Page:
As January 3, 2018 approaches, FX industry participants are busy reading through the new financial laws of “Markets in Financial Instruments Directive” (MiFID 2) in an attempt to understand how these will affect them going forward. Originally, MiFID was created following the 2008 financial crisis in an effort to standardize the regulatory disclosures for particular markets. MiFID 2 came along with a revised set of standards which will enforce transparency, enhance investor protection and expand reporting to regulators, effectively changing the way that Europe’s secondary markets function. The significance of these changes should not be underestimated as the regulatory expectations of higher quality data sets will most likely lead to more regulatory issues and fines. In a continuation of Advanced Markets’ ongoing, fact-finding series about MiFID 2, (High Impact Changes), I will be exploring the impact of the pending regulations, specifically on how they relate to those engaged in Algorithmic Trading - High Frequency Trading (HFT).
Ron Finberg, Head of Business Development at Cappitech.
Best execution policy under MiFID adopts a multi-faceted approach that addresses, amongst other things, quality of execution, trading conditions extended to clients and the counterparty selection process. It also provides directions and guidelines on how best execution can be achieved.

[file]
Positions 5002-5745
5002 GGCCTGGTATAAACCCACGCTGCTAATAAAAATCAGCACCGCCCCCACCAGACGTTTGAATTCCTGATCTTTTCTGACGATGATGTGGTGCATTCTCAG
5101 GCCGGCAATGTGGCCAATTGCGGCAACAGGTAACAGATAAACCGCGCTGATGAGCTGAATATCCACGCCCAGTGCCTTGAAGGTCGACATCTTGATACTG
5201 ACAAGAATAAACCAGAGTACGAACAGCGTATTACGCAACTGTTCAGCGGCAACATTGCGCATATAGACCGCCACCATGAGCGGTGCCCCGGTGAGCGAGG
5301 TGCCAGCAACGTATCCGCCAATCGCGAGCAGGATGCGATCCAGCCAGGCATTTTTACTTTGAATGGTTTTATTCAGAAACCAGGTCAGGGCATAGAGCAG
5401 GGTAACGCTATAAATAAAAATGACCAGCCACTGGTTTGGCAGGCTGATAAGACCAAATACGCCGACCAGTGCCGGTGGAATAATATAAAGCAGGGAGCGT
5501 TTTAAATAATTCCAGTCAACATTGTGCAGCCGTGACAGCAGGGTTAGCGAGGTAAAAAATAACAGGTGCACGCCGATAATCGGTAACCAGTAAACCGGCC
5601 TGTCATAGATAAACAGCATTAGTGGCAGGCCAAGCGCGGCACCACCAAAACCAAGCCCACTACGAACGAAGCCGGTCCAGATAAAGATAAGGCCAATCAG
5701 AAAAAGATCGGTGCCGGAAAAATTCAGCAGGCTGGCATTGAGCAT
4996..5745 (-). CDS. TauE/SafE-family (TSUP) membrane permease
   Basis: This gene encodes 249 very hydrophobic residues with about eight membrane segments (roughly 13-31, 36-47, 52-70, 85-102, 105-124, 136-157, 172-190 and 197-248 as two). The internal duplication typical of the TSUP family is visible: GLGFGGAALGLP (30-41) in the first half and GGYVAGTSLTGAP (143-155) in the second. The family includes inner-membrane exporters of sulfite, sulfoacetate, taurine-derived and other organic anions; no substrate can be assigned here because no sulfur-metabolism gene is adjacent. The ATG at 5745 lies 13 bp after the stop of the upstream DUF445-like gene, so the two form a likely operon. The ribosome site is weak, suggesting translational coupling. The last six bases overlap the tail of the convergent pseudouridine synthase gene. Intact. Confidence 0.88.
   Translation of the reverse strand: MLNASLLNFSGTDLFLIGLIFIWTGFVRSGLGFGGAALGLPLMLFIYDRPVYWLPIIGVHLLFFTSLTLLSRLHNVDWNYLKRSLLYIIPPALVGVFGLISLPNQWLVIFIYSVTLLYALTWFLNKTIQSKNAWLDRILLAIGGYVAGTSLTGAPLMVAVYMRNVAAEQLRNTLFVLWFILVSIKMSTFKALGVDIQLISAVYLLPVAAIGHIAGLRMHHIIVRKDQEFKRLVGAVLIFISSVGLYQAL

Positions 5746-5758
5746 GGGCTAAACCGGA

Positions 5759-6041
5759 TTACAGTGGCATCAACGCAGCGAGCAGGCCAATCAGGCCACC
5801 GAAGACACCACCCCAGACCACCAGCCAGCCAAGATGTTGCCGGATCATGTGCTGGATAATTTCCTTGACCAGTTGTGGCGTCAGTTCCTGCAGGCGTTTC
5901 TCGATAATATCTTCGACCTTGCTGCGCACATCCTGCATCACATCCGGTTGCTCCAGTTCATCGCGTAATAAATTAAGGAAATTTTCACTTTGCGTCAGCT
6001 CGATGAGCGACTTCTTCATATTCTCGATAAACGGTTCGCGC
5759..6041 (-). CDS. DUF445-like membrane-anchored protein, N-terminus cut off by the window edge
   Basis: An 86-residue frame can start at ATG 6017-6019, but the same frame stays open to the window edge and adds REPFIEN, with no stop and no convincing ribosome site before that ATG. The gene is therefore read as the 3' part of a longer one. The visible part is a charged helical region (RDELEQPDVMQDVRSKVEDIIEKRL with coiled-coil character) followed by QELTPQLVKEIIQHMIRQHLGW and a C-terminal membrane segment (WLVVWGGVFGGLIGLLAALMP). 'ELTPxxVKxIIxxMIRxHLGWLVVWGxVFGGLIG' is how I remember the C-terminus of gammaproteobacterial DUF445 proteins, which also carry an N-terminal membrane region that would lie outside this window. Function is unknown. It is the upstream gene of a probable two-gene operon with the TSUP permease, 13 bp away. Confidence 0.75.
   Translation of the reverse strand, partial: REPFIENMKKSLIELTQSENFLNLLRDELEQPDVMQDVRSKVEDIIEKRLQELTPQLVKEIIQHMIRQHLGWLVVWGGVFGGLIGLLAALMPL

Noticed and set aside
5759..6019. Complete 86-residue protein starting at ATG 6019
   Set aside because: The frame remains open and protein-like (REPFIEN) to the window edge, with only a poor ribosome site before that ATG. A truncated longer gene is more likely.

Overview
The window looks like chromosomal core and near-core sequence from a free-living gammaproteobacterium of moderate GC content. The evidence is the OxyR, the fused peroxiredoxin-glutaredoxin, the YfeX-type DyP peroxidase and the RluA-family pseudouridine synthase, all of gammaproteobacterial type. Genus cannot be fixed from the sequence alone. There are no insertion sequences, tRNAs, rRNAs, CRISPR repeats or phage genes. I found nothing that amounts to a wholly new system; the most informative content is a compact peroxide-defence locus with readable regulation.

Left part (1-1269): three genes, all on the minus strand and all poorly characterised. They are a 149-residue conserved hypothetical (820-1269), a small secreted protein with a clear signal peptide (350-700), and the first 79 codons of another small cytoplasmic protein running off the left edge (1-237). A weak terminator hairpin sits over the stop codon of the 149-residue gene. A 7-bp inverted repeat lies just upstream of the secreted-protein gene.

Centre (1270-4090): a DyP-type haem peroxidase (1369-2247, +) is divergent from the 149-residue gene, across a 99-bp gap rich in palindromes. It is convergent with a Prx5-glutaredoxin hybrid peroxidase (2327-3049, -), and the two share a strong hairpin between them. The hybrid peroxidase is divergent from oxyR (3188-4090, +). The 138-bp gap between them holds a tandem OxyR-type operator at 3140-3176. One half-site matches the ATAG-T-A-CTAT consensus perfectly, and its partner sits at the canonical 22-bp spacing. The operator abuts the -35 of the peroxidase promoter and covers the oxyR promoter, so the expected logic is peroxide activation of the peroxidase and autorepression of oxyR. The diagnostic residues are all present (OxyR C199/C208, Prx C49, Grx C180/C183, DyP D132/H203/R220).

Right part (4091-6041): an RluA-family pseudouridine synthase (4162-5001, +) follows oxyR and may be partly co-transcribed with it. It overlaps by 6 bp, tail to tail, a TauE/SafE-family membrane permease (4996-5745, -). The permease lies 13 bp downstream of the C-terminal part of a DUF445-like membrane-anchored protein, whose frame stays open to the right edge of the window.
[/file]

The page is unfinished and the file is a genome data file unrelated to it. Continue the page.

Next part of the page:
The execution policy, set forth in MiFID II rests on several main pillars and I will briefly describe my findings on these below.
With the deadline for MiFID II implementation fast approaching, a lot of confusion and uncertainty still exists within the FX Industry. MiFID II regulation is divided into several distinct rule sets with the legislation applying to a broad range of financial industry players, those who provide investment services, such as investment banks, portfolio managers and brokers, and intermediaries such as inter-dealer brokers and market-makers. The main objective of MiFID II is to ensure the fair, effective and safe operation of financial markets. Failure to comply with the directive could result in significant fines.
Welcome to a financial world, full of mysterious acronyms. LEI, CASS, ECP, EMIR, MiFIR, MTF, OTF… This industry just loves acronyms and MiFID II just gave us a whole lot of new ones to work with.
One that I have started hearing more often is the LEI number and it relates directly to the requirements embedded in the upcoming MiFID II directive. The following article will hopefully give answers to these much-asked questions, what is an LEI? Who needs one? Why it is required? How do I get one?
MiFID II, the “Markets in Financial Instruments Directive”, is legislation that is set to be implemented across the European Union on January 3rd, 2018. As this due date approaches, many market participants are scrambling to implement changes to hopefully comply with the new rules. Some, on the other hand, prefer to procrastinate as long as possible in the hope of getting further clarity on this pending regulation.